A little laughter can go a long way as we age
The lovable greeting card character, Maxine, can make you laugh at just about everything in life, including aging. A few of her philosophical thoughts on getting older include, “Age has its advantages. Too bad I don’t remember what they are,” or “When I was young, I hoped to wake up beautiful. Now I just hope to wake up!” Maxine’s approach to aging is that it is happening to all of us whether we like it or not. With September being Healthy Aging Month, it’s a good reminder to focus on the positive aspects of growing older.
Life expectancy has dramatically increased over time
If you are in your 60s, 70s, 80s, or older, you are miles ahead of those who came before us. In 1860, life expectancy was just 40 years old; today, life expectancy is nearly 79 years. Contributing to that increase is a decrease in infant and child mortality, medical advancements and improved living conditions. There are a couple of other things which can add years to your life, a positive attitude, and laughter. Researchers found that those with a bright outlook and a more positive perception of aging lived nearly eight years longer than those with a negative perspective on aging. A goal of Healthy Aging Month is to promote the idea that age is just a number. Your outlook shouldn’t necessarily be linked to that number, but rather to an age when you were your happiest doing things that brought joy into your life.
The late president, George H.W. Bush, is an example of someone who never allowed age to get in the way of something he enjoyed, which was skydiving. The former Navy pilot celebrated four senior birthdays, including his 90th, by leaping out of a plane parachuting to earth. Of course, being a daredevil is probably not on top of the list for many seniors. The point is, don’t let age get in the way of living a happy life. Staying active and engaged in activities can lead to a longer, more fulfilling life.
Steps to staying mentally, physically, and emotionally healthy as you age
No matter how old you are, it’s never too late to change your lifestyle or take up hobbies as a way of increasing your quality of life. Steps you can take include:
- Exercise is a great way to get moving. There are many things you can do, such as dancing, walking, swimming, or bowling. As we age, improving balance and strength is important. Consider doing yoga, Pilates, or another exercise which promotes balance and strengthening of muscles.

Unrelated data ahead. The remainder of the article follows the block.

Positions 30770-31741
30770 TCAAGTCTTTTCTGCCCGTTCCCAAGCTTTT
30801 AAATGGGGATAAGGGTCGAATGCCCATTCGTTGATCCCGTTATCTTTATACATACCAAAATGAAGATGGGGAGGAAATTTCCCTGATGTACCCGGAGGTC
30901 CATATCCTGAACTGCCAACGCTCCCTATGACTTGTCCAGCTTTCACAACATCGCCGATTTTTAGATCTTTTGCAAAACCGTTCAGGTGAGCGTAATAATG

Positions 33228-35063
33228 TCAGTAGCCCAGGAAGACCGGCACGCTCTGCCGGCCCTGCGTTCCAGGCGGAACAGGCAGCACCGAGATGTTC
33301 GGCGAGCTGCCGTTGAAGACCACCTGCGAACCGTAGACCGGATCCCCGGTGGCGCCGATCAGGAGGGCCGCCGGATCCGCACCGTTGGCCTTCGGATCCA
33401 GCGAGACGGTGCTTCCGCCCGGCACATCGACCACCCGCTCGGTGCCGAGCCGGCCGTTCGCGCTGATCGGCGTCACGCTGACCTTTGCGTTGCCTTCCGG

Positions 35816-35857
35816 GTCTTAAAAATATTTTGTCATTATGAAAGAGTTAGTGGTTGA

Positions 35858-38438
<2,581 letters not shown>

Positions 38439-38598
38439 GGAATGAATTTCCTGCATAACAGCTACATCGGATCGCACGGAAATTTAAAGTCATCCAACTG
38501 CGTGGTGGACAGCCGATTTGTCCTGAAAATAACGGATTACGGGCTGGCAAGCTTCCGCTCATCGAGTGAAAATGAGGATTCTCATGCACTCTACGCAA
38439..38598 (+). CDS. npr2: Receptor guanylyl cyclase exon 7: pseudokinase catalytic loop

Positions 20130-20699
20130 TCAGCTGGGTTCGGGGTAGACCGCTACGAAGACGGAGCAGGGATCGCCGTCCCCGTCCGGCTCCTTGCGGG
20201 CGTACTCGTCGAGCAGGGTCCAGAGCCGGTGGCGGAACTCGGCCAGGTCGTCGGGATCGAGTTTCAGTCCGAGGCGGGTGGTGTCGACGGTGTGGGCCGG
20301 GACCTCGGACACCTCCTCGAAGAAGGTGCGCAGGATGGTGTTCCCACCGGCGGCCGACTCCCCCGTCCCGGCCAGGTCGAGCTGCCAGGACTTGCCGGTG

- Review your eating habits and make sure you are consuming foods rich in nutrients. Make sure your daily intake includes fruits, vegetables, lean meats and whole grains.
- Hobbies are a great way to keep the mind active. Some of the most common pastimes are playing board games or cards, doing crossword puzzles, volunteering in the community, or traveling.
- Managing stress is a key to good health. Stress can increase blood pressure, cause insomnia and headaches, and contribute to other health problems like heart disease, obesity, and diabetes.
- Make sure you get your annual physical and health screenings, as prevention is key to longevity. If you do find yourself suddenly ill or injured, West Jefferson Medical Center has a special senior emergency room that is recognized for its excellence in caring for senior patients. If you would like, you can check-in online to reduce your wait time in the ER.
About Dr. Bertha Daniels:
Dr. Bertha Daniels specializes in family medicine and is the medical director of ambulatory geriatrics for West Jefferson Medical Center. She initially joined the medical staff at West Jefferson Medical Center in 2000 and remained until 2017 when she transitioned to Tulane University Medical Center. She provided patient care at Tulane and taught medical students as an assistant professor for Tulane University School of Medicine. Dr. Daniels returned to the West Jefferson Medical Center staff in January 2021 and is enjoying developing ambulatory services for seniors. In her spare time she really enjoys traveling.